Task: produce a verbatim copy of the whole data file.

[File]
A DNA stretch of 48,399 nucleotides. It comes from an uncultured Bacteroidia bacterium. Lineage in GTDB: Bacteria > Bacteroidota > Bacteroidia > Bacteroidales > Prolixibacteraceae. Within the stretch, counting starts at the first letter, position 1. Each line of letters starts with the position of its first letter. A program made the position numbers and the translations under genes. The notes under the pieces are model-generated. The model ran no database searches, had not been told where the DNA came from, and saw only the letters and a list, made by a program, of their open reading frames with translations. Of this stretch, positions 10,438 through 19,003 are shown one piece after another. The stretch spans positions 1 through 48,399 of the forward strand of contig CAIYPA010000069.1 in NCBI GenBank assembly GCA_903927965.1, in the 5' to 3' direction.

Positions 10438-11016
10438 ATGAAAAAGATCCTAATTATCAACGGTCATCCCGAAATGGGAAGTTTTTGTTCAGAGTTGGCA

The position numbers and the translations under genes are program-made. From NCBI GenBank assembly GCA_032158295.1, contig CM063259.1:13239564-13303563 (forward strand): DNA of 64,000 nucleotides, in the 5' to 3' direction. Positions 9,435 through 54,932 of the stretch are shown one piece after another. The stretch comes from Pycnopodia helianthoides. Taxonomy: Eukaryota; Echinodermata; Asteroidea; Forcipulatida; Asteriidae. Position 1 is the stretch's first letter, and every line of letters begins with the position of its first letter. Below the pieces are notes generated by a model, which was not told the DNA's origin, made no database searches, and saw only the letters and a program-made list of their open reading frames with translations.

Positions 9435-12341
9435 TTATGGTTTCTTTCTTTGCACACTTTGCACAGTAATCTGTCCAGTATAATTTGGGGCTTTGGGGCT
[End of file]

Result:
A DNA stretch of 48,399 nucleotides. It comes from an uncultured Bacteroidia bacterium. Lineage in GTDB: Bacteria > Bacteroidota > Bacteroidia > Bacteroidales > Prolixibacteraceae. Within the stretch, counting starts at the first letter, position 1. Each line of letters starts with the position of its first letter. A program made the position numbers and the translations under genes. The notes under the pieces are model-generated. The model ran no database searches, had not been told where the DNA came from, and saw only the letters and a list, made by a program, of their open reading frames with translations. Of this stretch, positions 10,438 through 19,003 are shown one piece after another. The stretch spans positions 1 through 48,399 of the forward strand of contig CAIYPA010000069.1 in NCBI GenBank assembly GCA_903927965.1, in the 5' to 3' direction.

Positions 10438-11016
10438 ATGAAAAAGATCCTAATTATCAACGGTCATCCCGAAATGGGAAGTTTTTGTTCAGAGTTGGCA

The position numbers and the translations under genes are program-made. From NCBI GenBank assembly GCA_032158295.1, contig CM063259.1:13239564-13303563 (forward strand): DNA of 64,000 nucleotides, in the 5' to 3' direction. Positions 9,435 through 54,932 of the stretch are shown one piece after another. The stretch comes from Pycnopodia helianthoides. Taxonomy: Eukaryota; Echinodermata; Asteroidea; Forcipulatida; Asteriidae. Position 1 is the stretch's first letter, and every line of letters begins with the position of its first letter. Below the pieces are notes generated by a model, which was not told the DNA's origin, made no database searches, and saw only the letters and a program-made list of their open reading frames with translations.

Positions 9435-12341
9435 TTATGGTTTCTTTCTTTGCACACTTTGCACAGTAATCTGTCCAGTATAATTTGGGGCTTTGGGGCT